A mass participation walking and cycling competition has been taking the UK — and beyond — by storm with 175,198 people having walked 1.5 million miles in 21 areas this year.
Beat the Street is a simple competition that turns a town or area into a real life game. Players walk, run or cycle around the area recording their journeys with RFID technology. Players collectively travel towards a fun target and view their performance via a website. Teams and individuals all compete together and the community aspect of the programme has proved a huge incentive.
The ultimate target, of course, is to encourage more people to achieve the government’s recommended physical activity target of 150 minutes a week and support people to become more active.
Areas that have taken part this year range from East London, Wiltshire, Berkshire, Hertfordshire and Hampshire, to Scotland, Poland, Italy and Greece!
Organisers have received a wealth of feedback from participants and some key statistics from 2015 are:
On average 14% of the population have played with up to 39% in some towns.
Nine out of ten said Beat the Street helped them to be more active (87%)
8 out of 10 people sampled said that Beat the Street had helped them to walk more and a third said it encouraged them to cycle more.
Half said they used the car less (48%)
Projects last year led to an 18% increase in people meeting the government guidelines for physical activity on 5 or more days per week.
94% said they would recommend Beat the Street to their friends and family.
One third said Beat the Street encouraged them to cycle more than usual (36%)
Before Beat the Street, people reported walking for 15 minutes or more an average of 4 days per week. After Beat the Street, the average was 5 days per week. This is a significant change.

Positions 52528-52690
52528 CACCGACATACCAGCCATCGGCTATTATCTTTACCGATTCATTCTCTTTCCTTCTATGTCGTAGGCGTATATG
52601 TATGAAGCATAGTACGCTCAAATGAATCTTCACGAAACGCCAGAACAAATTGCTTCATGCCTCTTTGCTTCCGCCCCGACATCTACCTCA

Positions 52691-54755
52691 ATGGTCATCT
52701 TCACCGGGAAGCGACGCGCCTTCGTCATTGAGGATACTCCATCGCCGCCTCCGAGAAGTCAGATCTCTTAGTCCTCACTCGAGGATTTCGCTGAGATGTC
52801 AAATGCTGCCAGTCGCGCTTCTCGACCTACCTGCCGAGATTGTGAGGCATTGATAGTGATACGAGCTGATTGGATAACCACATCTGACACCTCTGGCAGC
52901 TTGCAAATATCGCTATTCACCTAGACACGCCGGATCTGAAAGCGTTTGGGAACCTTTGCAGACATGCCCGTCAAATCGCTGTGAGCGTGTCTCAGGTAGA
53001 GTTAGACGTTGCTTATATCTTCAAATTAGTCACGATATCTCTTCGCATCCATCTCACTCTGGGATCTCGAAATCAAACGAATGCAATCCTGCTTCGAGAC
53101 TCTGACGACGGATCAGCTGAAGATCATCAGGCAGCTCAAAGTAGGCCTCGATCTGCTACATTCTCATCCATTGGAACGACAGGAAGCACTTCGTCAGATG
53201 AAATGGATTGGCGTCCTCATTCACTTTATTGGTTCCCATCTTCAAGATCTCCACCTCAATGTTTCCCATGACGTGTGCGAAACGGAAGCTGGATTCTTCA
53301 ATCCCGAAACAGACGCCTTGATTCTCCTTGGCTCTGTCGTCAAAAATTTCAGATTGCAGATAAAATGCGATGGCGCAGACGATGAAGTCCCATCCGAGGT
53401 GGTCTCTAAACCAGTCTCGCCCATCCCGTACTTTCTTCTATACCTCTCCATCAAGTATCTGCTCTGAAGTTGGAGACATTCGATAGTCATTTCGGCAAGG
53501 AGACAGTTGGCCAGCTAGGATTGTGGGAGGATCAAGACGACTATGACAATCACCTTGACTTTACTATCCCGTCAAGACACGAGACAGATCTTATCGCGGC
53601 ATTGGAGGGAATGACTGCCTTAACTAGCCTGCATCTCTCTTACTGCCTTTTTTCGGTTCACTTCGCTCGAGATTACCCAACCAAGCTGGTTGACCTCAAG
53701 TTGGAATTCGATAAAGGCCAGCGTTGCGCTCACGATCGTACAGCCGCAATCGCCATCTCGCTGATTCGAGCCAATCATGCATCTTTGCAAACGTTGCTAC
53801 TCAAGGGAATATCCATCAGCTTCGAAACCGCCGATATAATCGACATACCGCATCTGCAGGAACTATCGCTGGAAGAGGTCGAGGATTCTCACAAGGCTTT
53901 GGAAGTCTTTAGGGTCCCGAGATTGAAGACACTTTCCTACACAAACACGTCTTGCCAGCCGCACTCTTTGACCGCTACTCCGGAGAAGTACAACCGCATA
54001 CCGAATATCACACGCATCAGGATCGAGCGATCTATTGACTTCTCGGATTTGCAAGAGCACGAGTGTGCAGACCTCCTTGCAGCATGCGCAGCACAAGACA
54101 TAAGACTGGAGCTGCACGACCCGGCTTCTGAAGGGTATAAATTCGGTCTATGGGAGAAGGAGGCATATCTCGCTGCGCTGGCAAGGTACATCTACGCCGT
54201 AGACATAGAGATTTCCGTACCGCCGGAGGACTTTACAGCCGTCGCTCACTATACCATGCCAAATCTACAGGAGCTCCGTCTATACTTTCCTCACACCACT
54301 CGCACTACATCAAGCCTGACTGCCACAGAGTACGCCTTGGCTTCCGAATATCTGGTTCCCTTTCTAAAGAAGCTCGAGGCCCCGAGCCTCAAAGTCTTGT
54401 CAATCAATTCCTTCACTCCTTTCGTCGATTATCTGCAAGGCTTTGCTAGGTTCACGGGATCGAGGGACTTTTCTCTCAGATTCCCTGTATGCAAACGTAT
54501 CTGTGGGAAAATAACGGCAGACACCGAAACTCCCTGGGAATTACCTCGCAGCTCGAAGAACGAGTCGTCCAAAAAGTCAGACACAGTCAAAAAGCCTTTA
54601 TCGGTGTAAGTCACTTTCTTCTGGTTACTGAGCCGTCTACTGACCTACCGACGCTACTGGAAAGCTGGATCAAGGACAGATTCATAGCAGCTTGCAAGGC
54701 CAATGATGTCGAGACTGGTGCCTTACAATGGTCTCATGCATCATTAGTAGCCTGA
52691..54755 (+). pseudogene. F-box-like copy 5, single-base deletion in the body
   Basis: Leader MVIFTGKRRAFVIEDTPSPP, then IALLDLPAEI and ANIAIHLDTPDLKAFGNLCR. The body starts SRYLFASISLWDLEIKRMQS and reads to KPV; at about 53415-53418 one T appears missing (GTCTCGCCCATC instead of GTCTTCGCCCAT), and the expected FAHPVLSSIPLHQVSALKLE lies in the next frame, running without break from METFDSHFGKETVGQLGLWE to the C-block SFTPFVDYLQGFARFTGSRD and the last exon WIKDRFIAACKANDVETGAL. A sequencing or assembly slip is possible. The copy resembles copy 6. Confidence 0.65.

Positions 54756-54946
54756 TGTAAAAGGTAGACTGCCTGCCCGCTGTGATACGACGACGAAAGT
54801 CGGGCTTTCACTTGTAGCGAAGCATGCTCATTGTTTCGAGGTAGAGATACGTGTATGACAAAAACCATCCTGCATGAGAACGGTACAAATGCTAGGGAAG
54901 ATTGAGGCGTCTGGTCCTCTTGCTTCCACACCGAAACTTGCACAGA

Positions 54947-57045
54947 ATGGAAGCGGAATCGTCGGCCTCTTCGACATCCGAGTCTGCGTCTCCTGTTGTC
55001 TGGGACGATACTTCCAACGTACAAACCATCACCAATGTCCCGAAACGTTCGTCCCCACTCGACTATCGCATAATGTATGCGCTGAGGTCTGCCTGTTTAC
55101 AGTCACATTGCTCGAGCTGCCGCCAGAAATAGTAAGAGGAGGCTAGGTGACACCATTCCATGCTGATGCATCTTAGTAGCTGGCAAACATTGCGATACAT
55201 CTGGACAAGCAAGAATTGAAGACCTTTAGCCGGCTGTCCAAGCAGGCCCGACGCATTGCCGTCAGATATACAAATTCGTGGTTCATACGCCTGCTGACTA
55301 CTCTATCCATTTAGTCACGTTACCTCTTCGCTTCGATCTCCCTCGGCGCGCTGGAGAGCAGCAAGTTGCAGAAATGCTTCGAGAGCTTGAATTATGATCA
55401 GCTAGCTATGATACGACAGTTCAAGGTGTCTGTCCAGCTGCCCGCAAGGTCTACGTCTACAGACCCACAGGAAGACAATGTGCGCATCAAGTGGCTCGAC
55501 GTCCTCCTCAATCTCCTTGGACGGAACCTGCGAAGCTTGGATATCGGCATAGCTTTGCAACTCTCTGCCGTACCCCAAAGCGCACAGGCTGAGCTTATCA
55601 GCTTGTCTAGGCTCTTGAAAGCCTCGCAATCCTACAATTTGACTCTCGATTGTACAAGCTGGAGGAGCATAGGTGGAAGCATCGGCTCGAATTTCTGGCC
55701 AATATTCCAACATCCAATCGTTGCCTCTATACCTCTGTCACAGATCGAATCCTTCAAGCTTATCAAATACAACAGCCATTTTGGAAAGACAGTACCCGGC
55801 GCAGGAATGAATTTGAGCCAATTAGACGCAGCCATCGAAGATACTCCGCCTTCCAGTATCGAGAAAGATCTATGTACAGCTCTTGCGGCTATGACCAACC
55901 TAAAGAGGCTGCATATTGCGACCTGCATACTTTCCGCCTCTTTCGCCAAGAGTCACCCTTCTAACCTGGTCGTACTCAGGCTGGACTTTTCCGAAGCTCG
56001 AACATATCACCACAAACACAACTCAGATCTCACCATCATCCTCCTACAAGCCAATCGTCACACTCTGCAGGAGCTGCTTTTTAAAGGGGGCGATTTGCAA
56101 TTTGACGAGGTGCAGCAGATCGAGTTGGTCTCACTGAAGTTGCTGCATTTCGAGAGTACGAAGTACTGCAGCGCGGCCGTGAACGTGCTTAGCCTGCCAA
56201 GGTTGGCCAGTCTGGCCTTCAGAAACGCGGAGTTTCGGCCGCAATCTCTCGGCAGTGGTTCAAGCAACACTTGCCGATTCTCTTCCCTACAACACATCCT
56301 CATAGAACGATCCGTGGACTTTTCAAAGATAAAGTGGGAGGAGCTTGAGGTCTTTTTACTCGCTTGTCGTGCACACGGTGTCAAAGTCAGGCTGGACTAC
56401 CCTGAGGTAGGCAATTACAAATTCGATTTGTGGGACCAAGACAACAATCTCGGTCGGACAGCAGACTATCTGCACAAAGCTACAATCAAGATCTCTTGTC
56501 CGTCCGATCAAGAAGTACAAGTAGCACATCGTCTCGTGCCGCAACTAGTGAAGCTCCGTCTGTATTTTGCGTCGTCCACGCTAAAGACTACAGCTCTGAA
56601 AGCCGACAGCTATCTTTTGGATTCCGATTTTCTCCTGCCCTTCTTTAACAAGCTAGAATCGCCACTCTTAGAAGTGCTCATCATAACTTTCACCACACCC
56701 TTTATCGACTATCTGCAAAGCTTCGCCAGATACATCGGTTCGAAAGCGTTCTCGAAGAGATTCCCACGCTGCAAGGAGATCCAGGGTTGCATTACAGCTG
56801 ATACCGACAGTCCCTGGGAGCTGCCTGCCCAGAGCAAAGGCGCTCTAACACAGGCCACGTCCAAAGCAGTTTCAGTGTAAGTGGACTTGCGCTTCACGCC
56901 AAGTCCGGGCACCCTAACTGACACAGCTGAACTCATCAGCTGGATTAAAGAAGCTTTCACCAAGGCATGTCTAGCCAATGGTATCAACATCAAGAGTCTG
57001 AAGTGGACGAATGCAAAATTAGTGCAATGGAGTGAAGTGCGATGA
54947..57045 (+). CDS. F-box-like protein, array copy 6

Before Beat the Street, more than one quarter of people said they walked between 0-2 days per week (28%). After Beat the Street this had reduced to 18%.
Before Beat the Street, about half of people said they walked on five or more days per week (55%). After Beat the Street this had increased to six out of ten people (63%.)
Before Beat the Street, people reported cycling for 15 minutes or more an average of 1 day per week. After Beat the Street, the average was 1.5 days per week.
Before Beat the Street, people reported being active for 30 minutes or more an average of four days per week. After Beat the Street, the average remained at four days per week. In some areas the average increased to 5 days per week.
In addition to the health benefits, people reported that the competition was fun!
85% of people who provided feedback at the end of Beat the Street said they got something out of it or made changes as a result of taking part.
The main things people said they got out of Beat the Street were:
having fun (59%)
exploring the local area (58%)
getting fit (57%)
feeling more healthy (56%)
spending time with friends and family (56%)
feeling part of the community (47%)
Nine out of ten said that Beat the Street helped them be more active (87%)
Eight out of ten said Beat the Street helped them feel healthier (81%)
Seven out of ten said Beat the Street helped them go to different places (72%)
Seven out of ten said Beat the Street helped them feel more involved in the community (69%).
Intelligent Health founder and CEO Dr William Bird, added: “Beat the Street has created a real buzz in the towns and cities where we have been privileged to take the game. Many people and communities are now committed to making physical activity an integral part of their lives. The critical detail is that the community come together and own the programme. They support each other, chat at the Beat Boxes feel part of something. Movement is vital for our health and wellbeing both physically and mentally and our programmes address this.
“Modern life is full of stress which builds barriers to people moving, communicating and causes other poor health behaviours. The Beat the Street impact has been far-reaching with many people saying the competition was literally life-changing. We’ve had feedback from people who decided to sell their car for good, from people who have been able to reduce or completely stop medication for pre-diabetes, and families who have said that they’ve stopped watching so much television and are spending more time outside, really talking to each other, as a family.
“We have lots of exciting plans for Beat the Street and will be running the competition in a range of locations all over the UK and beyond in 2016.”